“I know Joe,” Michelle Obama said in her speech at the Democratic convention. “He will govern as someone who’s lived a life that the rest of us can recognize.”
The former first lady spent much of her time attacking President Trump, and for good reason. But her emphasis on Joe Biden’s personal story is just as significant as her takedown of his rival.
“When Joe was a kid, Joe’s father lost his job,” she recounted. “When he was a young senator, Joe lost his wife and his baby daughter. And when he was vice president, he lost his beloved son. ... His life is a testament to getting back up, and he is going to channel that same grit and passion to pick us all up, to help us heal and guide us forward.”
I’ve long believed that many voters do not choose a candidate based on policies or issues. Instead, they decide based on feelings and instincts — on a sense of connection with a candidate, on a belief that she or he understands their lives and families. And the best way to make that connection is through telling stories.
A good story, writes political strategist Mark McKinnon, is “like a magnet, and voters are like iron filings. It just pulls those voters into your orbit.” Successful presidencies do the same thing, as Barack Obama once told Charlie Rose on CBS: “The mistake of my first term ... was thinking that this job was about getting the policy right, and that’s important. But the nature of this office is also to tell a story to the American people that gives them a sense of unity and purpose and optimism, especially during tough times.”
The power of narrative transcends party, ideology, race and gender. Ronald Reagan was a master storyteller, and one of his favorites was about a little boy digging furiously at a large mound of manure. When asked why, the boy replied, “There has to be a pony in there somewhere.” In just a few words, Reagan conveyed a sense of buoyant optimism that elevated his entire career.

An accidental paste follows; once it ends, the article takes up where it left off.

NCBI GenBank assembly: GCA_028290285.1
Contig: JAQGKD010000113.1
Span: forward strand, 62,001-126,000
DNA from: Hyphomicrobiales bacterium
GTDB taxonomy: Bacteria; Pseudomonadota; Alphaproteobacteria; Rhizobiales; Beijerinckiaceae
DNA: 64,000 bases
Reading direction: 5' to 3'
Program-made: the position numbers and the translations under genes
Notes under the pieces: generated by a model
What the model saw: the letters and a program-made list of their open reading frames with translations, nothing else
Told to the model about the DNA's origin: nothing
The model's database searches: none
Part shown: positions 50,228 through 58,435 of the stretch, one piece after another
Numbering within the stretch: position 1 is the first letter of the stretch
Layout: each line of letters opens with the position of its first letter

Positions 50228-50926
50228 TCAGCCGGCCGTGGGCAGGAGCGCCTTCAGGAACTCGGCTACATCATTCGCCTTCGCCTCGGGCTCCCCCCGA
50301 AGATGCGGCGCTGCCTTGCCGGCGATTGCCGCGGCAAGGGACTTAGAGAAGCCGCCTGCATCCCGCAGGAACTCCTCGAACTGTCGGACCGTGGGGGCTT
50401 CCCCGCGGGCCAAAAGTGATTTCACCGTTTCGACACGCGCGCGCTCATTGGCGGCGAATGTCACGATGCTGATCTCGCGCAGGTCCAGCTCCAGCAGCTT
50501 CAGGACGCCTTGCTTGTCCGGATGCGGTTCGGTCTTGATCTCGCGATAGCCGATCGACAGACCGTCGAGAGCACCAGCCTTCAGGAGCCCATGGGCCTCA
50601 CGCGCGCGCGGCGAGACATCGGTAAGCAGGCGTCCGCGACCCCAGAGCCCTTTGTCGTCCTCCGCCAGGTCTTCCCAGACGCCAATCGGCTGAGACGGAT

The only two Democrats to win the presidency in almost 44 years, Obama and Bill Clinton, were both superb narrators. In 1992, Clinton leaned heavily on his life story: a father who died before he was born and a single mom who battled to get an education. Then he turned his defeats in the early primaries into a political gift, dubbing himself “the Comeback Kid” as his candidacy revived.
Obama told the same stories so many times that his audiences could recite them in unison. One was about taking Michelle on their first date, driving an old car with floorboards so rusted they could see the street. How many voters thought, as they heard that tale, “I had a car like that!”
Biden’s narrative has two chapters. The first is his father’s fight to find a job and provide for his family. As Biden often relates, “My dad always said, ‘Champ, the measure of a man is not how often he is knocked down but how quickly he gets up.’” The second chapter details his personal tragedies: the loss of a wife and two children. “Joe knows the anguish of sitting at a table with an empty chair,” Michelle said.
Americans love stories of courage and redemption — of heroes who triumph over adversity — and Biden’s running mate, Kamala Harris, can contribute a great deal to that narrative. She’s the child of immigrants, raised by a single mother, a graduate of a historically Black university and a biracial woman married to a white Jewish man. Like Barack Hussein Obama, she has a middle name that conveys her heritage: Devi, which means “goddess” in Sanskrit.
Together, Biden and Harris will be facing an opponent who is also an effective storyteller. As McKinnon writes of Trump: “The reality TV star understands the power of narrative. He identified a threat: outside forces trying to change the way we live. And an opportunity: Make America great again. He established victims: blue-collar workers who have lost jobs or experienced a declining standard of living. He suggested villains: Mexican immigrants, China, establishment elites. He proposed solutions: Build a wall, tear up unfair trade deals. And the hero was revealed: Donald Trump.”
The election could turn on these dueling narratives, as voters ask themselves, “Did ‘the hero’ keep his promises?” Or do voters prefer a team whose life stories provide a testament to getting back up and connect on an emotional level to the rest of us?
Steven Roberts teaches politics and journalism at George Washington University. He can be contacted by email at email@example.com. This column was distributed by Universal Syndicate.